taken precedence in the build sequence but the final private sale buildings will be handed over by the end of 2015. Huge windows bring light flooding in and add to the exterior appeal of the blocks, and homes have well-proportioned rooms and a high-quality all-round specification as standard. A good-sized balcony or terrace to each apartment and gardens to the houses have made them practical spaces to enjoy rather than token attachments to each home.


Hill 243 Ealing Road, Alperton, London, HA0

243 Ealing Road is already playing a key role in the wider regeneration of Alperton, which will eventually see 1,600 new homes coming to the area as part of a £520m project spearheaded by Brent Council. The seven colourful buildings here range from six to 14 storeys and across the 441 properties ....15....

there is an impressive spread of tenures on offer, including affordable rent, private sale, shared ownership and Rent to Save. This development has proved very accessible for firsttime buyers, with a deposit of just £5,500 needed to purchase a 40% share of a one-bedroom apartment (full price £275,000). One of the most impressive aspects of this development is the sense of tranquillity it retains, just a couple of hundred yards from a busy high street. 243 Ealing Road faces on to the Grand Union Canal, and each property boasts some form of outdoor space, allowing residents to enjoy a peaceful lifestyle well within reach of central London. There will also be eight new communal public spaces across the development, with Union Square the centrepiece. With the addition of commercial units, Zipcar facilities, 24-hour CCTV surveillance and estate management services, 243 Ealing Road is a visually impressive, well-thought-out and affordable development for firsttime buyers.

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Q Developments The Longfords, Teddington, London, TW11

This is a small, gated mews development of three contemporary four-bedroom terraced houses and one twobedroom house at the rear, all with gardens, terraces and dedicated off-street parking, set back from the road behind a gatehouse and three traditional style townhouses at the front. This attractive scheme was designed by 5plus Architects, on the site of an old petrol station. Behind the cool slatted timber and stepped yellow brick front elevations, these tardis-like terrace houses have been carefully planned to provide very well-proportioned, beautifully light living spaces that flow seamlessly into one another. Outside, the off-street parking is placed within the attractively landscaped communal garden where well-detailed slatted cedar fencing increases privacy for the residents. The interesting timber screens on the front elevations are a clever touch. The entrance hall feels light and spacious, with a decent-sized cloakroom adjacent to the front door. The hall opens into a wonderful, light, open-plan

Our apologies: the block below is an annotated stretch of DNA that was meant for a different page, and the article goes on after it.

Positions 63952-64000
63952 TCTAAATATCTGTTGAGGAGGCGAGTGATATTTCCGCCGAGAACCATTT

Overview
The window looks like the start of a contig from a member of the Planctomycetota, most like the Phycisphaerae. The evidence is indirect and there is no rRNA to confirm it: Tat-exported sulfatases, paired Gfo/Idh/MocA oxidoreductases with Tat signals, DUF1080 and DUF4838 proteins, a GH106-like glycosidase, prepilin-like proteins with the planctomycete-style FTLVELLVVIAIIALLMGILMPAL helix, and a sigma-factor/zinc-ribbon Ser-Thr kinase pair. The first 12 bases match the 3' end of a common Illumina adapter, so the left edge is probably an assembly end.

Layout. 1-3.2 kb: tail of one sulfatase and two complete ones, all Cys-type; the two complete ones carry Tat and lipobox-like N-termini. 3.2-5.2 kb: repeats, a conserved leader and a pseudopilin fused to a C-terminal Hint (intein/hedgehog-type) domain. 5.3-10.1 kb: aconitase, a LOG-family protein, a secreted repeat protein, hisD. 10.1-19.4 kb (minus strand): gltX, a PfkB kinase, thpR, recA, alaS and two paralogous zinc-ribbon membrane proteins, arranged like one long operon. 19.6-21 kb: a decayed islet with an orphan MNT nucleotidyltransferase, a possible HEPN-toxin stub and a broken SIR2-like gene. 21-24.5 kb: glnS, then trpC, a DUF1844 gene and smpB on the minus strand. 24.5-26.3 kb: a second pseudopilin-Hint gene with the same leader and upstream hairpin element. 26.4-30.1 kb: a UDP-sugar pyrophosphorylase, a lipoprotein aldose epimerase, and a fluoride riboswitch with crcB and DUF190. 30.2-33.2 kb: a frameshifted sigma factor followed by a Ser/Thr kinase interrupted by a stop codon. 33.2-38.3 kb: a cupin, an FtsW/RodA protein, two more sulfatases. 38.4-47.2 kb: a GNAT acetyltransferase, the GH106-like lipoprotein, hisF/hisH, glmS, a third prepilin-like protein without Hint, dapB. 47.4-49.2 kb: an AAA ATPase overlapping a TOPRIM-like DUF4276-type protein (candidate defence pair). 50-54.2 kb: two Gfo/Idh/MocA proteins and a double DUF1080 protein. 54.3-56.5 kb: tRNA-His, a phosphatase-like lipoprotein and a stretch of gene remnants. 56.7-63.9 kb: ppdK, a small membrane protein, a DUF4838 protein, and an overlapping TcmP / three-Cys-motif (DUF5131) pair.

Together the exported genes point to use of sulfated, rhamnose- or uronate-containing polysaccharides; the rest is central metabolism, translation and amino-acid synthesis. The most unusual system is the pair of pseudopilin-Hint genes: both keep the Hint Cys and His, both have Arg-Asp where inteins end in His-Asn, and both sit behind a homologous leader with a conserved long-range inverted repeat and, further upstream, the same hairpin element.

kitchen/dining/reception room and out on to the linked external terraces and garden beyond. The well-designed, clean white kitchen with breakfast bar is very well specified and the reception area has a wonderful contemporary fireplace.


Carefully detailed mitred tread oak stars lead down to a great family room/guest suite, which opens out on to an attractive external terrace area, with steps up to the garden level. There is also a good-size bathroom, a huge, well-equipped utility room and a generous-size storage room or study on this level. The master suite is on the first floor overlooking the rear garden, together with a second bedroom, family bathroom and a third single bedroom. The judges particularly liked the huge roof light over the stairs and were also impressed by the colour palette for the walls, floors, carpets and contrasting dark wood veneered doors. A great house packed with thoughtful details and a very welldeserved winner. Congratulations to Q Developments.

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Kilpark Properties Bronlei Woods, Bramley, near Guildford, Surrey

This is a small, private development of four semidetached three-bedroom houses set in an attractive, sloped woodland setting on the outskirts of Bramley near Guildford in Surrey. Two paths wind through the light wooded grounds, punctuated with magnificent specimen trees to lead the visitor up steps to an elevated terrace and into the houses beyond. Most of the buildings in the village are predominantly traditional rural period properties, so these modern houses stand out as an unashamedly contemporary product, yet they do not look out of place. Designed by architect Mike Cooper, this is a very successful reinvention of a Huf Haus/chalet but with lots of style and panache. The quality of the detailing and the implementation of a scheme using high-quality products are apparent. The internal features, cool timber stairs, the expansive use of glass and double-height volumes all emphasise the feeling of spaciousness. The generous open-

plan kitchen/dining living space with its amazing view and the clever minimal styling reinforce the attention to detail, giving the overriding impression of a very special, non-standard product. Externally, the underground parking area is discreetly concealed behind gabion walls. Residents can drive in through electric gates, park and access their house directly from below. This design together with the very-well-executed landscaping maintains the clean rural views and keeps the cars out of sight.